Paper Lanterns

Paper Lanterns
poems by Gerry Sloan

“‘Take a look at the worst,’ wrote Thomas Hardy, ‘before you dare to speak.’ No evasions, no wishful thinking intrude in the poems about another war, then another—nor in any of the other poems. We enter the collection through Hiroshima, with paper lanterns and poems to light our way.”
Dick Bennett, University of Arkansas Emeritus English professor and co-founder of the OMNI Center for Peace, Justice, and Ecology

“These poems enrich themselves and their readers with sudden flashes of candor, such as when the rats at the city dump in effect transition into scavenger ‘Ed Hall’s white trash kids [who] have grown and prospered,’ oddly of a piece with our own ‘refuse / on the curbsides of suburbia.’ At base it is all the stuff of metaphor: ‘Felled trees. Dark energy. Dark matter.’ What else, after all, is there? There
is a great deal of refuse, toward which we make our ‘doomed gestures,’ somehow to ‘honor our brief presence here,’ while we refuse to quit moving, our car keys jingling in our pockets ‘like coffin nails.’ This among intimations surrounding names like Vietnam, Dachau, Hiroshima, Gettysburg. Withal, by grace or good luck, the poem itself, as a work of art, partakes in that ‘residual beauty’ that ‘settles like a butterfly on thistle,’ then becomes ‘so utterly familiar that your looking makes it new.’ We can thus be renewed by these poems offered in themselves, as well as in what they show us how to do ourselves.”
Michael Heffernan, author of At the Bureau of Divine Music

“In Paper Lanterns Gerry Sloan doesn’t allow anyone a pass. With a calm and dispassionate eye, Sloan shows us all to be complicit and forces us, sometimes by wit and sometimes by presenting
the world in the cold, clean lines of these masterful poems, to admit our hand in the creation of
our own predicaments. But by the act of including himself in this, and because he brings us so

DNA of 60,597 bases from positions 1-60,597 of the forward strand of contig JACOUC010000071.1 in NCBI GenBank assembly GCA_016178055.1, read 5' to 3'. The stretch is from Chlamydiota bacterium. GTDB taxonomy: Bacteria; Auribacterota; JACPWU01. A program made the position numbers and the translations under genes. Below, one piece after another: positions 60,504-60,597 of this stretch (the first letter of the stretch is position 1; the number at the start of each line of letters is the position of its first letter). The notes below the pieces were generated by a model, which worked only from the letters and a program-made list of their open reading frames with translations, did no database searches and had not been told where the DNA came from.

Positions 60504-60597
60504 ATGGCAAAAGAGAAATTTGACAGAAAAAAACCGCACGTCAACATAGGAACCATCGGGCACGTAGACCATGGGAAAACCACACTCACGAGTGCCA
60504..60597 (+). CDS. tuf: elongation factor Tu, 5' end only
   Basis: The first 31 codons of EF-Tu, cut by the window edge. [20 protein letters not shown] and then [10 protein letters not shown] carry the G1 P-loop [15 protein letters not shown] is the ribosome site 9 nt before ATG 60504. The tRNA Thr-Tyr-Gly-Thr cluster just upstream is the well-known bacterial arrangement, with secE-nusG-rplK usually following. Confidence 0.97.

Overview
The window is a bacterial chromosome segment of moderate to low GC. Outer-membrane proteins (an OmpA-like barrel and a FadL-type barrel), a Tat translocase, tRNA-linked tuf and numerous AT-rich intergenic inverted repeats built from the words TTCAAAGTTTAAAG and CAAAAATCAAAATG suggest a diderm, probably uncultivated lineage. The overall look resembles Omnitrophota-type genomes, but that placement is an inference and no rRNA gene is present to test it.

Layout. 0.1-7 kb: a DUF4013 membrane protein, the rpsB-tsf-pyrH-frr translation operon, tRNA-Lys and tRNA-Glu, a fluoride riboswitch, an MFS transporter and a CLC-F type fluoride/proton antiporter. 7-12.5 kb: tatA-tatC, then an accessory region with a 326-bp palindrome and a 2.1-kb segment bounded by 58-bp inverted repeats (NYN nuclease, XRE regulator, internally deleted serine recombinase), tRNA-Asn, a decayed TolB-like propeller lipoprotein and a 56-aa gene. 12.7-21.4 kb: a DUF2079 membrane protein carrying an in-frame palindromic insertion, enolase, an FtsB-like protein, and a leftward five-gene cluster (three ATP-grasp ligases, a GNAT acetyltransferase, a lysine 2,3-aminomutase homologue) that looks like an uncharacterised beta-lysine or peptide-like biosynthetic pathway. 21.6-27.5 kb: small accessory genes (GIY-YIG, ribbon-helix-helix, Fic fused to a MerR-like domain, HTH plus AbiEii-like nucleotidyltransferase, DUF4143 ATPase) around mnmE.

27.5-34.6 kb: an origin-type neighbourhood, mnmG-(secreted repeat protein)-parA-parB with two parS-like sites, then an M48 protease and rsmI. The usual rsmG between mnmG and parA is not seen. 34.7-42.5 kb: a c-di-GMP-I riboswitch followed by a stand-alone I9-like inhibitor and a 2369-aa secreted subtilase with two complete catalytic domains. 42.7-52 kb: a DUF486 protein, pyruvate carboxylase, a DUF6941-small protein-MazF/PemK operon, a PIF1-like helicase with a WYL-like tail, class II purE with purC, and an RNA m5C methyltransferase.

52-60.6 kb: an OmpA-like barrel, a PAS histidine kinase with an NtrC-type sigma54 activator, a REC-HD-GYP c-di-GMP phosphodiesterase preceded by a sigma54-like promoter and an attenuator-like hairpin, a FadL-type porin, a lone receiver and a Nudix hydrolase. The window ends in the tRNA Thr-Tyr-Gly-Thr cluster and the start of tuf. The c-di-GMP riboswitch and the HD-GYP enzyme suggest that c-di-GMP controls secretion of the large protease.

close to the truth and allows us to witness it as he witnesses it, we are able to find there a kind of
redemption, a kind of love as well.”
—David Sanders, editor of “Poetry News in Review

“This is a book of poems by a musician—we relish this music. But he is also a poet who misses nothing. Gerry Sloan possesses a remarkable sense of nature and an ability to sniff out place names that do double-duty in the thicket that is our lives. He has truly covered the earth.”
Rebecca Newth, author of Finding the Lamb and Walking the Guest Home


About the Author

Gerry Sloan is a professor of music at the University of Arkansas in Fayetteville where he recently completed his fourth decade teaching low brass and music history. Born in Oklahoma City in 1947, he was raised in eastern Oklahoma and western Arkansas. His degrees are from Arkansas Tech and Northwestern University. Gerry’s poems have appeared in such journals as Yarrow, Negative Capability, The Nebraska Review, North Dakota Quarterly, and The Christian Science Monitor, plus the Anthology of Magazine Verse & Yearbook of American Poetry. An essay won The Missouri Review Preternatural Readers Contest in 1987, and he received the 1990 WORDS award in poetry, sponsored by the Arkansas Literary Society. Additionally, he has been a featured reader at the Ozark Poets and Writers Collective. Three chapbooks are Driving Through Fidelity (Paper Moon Chapbooks, 1992), Invisible Guests (Piccadilly Press, 1993), and Common Time (Andy Anders, 1999). This is his first full-length poetry collection. Gerry has five children, four grandchildren, and currently resides in Fayetteville with his wife and daughter.


Links for Gerry Sloan:

University of Arkansas Department of Music

Interview in the Fayetteville Free Weekly with Blair Jackson, 2-23-12

Radio interview with Kyle Kellams on local NPR station, KUAF. 2-22-12

Prairie Schooner, 2-21-12

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